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I would like to give a different perspective to this topic, mostly for MILP problems and from a non expert.

The use of MILP formulations is massive in many sectors, I will take just power systems as an example. The fact that these systems with their strategic nature depend on what 3 to 5 commercial solvers to function is a risk that is not covered in my sense.

Especially in a context where with more renewables the optim side will be more and more the value generator in national energy system vs sourcing cheap oil from some country in the other side of the planet.
If we add to that possible political issues that can prevent access to the technology like commercial wars between major economies I feel that 3 to 5 solvers is a very low number.

It’s certainly not the mission of the Julia community to solve that problem, but I try to talk about this issue whenever I can to practitioners in corporations relying too much on Gurobi & CPlex and to the smart guys and girls who can actually solve this problem. Maybe we can have a consortium to support such an initiative some day?

Someone needs to throw significant amount of money and effort at this problem to have a competitive solution, but why do it when you can buy licenses … until you can’t.

Sorry for the pessimistic tone but this is a topic that I have a hard time to wrap my head around.

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But are the solvers really strategic, in the sense that taking them away would make such planning impossible?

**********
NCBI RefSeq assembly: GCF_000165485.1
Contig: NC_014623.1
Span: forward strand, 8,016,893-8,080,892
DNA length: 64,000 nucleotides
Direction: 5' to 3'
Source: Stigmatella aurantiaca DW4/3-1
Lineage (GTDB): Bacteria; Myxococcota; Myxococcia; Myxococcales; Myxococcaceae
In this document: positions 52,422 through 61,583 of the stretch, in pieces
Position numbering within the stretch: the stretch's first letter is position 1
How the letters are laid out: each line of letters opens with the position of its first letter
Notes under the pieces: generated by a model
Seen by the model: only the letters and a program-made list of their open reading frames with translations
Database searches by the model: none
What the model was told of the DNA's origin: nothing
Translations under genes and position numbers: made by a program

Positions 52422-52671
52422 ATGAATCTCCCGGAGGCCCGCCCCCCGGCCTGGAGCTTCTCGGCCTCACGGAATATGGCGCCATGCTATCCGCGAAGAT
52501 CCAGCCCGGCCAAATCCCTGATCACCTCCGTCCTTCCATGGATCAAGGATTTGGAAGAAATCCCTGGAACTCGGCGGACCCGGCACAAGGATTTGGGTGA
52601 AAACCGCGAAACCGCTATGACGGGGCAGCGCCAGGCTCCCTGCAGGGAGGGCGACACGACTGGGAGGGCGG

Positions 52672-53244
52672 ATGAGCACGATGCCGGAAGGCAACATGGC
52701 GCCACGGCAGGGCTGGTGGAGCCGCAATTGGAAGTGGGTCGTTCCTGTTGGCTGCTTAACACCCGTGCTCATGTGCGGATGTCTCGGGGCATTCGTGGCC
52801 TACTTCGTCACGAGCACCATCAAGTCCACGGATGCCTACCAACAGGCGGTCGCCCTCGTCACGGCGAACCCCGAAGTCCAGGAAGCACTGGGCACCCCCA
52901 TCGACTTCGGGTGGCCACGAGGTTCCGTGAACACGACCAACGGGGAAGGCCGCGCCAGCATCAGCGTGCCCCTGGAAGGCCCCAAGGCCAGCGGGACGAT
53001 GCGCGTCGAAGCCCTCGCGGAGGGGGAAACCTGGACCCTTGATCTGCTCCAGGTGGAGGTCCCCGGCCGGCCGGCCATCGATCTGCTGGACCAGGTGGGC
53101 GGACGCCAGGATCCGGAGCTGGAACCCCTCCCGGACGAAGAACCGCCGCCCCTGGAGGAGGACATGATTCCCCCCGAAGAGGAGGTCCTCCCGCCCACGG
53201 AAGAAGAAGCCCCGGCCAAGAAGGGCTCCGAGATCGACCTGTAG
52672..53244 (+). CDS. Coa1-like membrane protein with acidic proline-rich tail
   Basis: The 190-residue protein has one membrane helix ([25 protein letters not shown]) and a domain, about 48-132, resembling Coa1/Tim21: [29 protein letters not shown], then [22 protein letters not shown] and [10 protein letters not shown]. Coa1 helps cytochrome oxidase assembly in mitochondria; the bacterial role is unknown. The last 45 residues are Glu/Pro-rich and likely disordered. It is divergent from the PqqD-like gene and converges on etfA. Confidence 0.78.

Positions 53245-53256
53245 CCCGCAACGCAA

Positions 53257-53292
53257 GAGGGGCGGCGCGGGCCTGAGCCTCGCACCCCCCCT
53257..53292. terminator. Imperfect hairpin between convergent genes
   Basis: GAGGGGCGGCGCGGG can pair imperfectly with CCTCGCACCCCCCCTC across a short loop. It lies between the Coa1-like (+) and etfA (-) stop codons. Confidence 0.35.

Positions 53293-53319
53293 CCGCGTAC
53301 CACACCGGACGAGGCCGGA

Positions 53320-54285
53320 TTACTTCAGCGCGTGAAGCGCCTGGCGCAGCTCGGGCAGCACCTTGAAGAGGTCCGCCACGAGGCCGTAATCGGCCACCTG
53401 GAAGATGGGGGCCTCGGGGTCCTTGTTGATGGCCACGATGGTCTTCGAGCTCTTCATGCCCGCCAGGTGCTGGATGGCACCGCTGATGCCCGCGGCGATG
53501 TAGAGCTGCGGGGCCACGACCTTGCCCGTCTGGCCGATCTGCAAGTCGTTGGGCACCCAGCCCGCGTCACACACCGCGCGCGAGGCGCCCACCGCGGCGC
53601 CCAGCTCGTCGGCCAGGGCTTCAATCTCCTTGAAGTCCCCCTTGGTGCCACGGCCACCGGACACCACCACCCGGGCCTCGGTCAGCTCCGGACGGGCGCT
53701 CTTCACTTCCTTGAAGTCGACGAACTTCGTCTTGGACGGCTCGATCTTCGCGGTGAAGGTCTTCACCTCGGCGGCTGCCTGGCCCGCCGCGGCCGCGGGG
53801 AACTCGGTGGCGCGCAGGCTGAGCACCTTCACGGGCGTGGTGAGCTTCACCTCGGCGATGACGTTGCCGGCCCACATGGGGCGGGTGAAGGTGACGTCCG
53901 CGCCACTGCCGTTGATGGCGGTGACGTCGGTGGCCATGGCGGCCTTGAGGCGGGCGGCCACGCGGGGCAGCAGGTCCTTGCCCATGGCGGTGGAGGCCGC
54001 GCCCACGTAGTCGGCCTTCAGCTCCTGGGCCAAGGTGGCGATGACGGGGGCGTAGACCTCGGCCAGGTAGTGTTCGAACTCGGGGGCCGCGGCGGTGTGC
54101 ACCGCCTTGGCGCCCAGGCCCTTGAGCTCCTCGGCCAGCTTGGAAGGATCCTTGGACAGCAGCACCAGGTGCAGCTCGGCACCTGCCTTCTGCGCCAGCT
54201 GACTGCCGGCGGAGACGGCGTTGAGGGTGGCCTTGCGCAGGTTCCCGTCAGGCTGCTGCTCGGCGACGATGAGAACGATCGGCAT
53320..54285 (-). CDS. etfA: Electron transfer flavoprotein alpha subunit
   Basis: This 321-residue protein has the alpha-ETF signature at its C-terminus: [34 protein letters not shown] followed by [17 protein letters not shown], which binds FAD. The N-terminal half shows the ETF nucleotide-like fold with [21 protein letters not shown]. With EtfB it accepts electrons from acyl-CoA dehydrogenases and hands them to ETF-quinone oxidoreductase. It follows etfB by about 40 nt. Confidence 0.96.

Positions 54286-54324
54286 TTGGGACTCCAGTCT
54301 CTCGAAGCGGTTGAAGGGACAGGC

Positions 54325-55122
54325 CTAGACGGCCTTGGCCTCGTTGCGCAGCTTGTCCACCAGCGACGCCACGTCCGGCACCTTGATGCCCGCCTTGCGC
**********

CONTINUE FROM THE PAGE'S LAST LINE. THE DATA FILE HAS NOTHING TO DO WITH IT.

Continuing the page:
AFAIK other methods, like (approximate) dynamic programming, Lagrangian relaxation, various evolutionary algorithms etc are used for power systems. I always had the impression that formulating as a MILP is done mostly out of habit/tradition (“this is the tool everyone uses and I was trained to use it”), and also because allows for a black-box solver.

This reminds me of people using Gauss for Computational General Equilibrium, with whole books about how to do it, while the actual problems are tractable in plain vanilla optimization packages in most languages these days without any problems.

The exemple I have in mind is solving the power system dispatch for a full country in minutes. I think it’s already using relaxations and tweaking the solver to get the performance. (So actually you get very quickly locked with a solver for this kind of problems).

I don’t work on these problems myself so I can be wrong, but this is what I understood from discussions with practitioners in these fields.

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Something like coin-or.org? Their software isn’t written in Julia, but it is open source, and the benchmarks I’ve seen put it within a factor of 2 of Gurobi’s performance.

EDIT: nevermind on performance claim. It’s true for their LP solver Clp but does not appear to be anywhere close for their MIP solver Cbc. For MIP, the benchmarks I’m looking at indicate MIPCL is at least within an order of magnitude.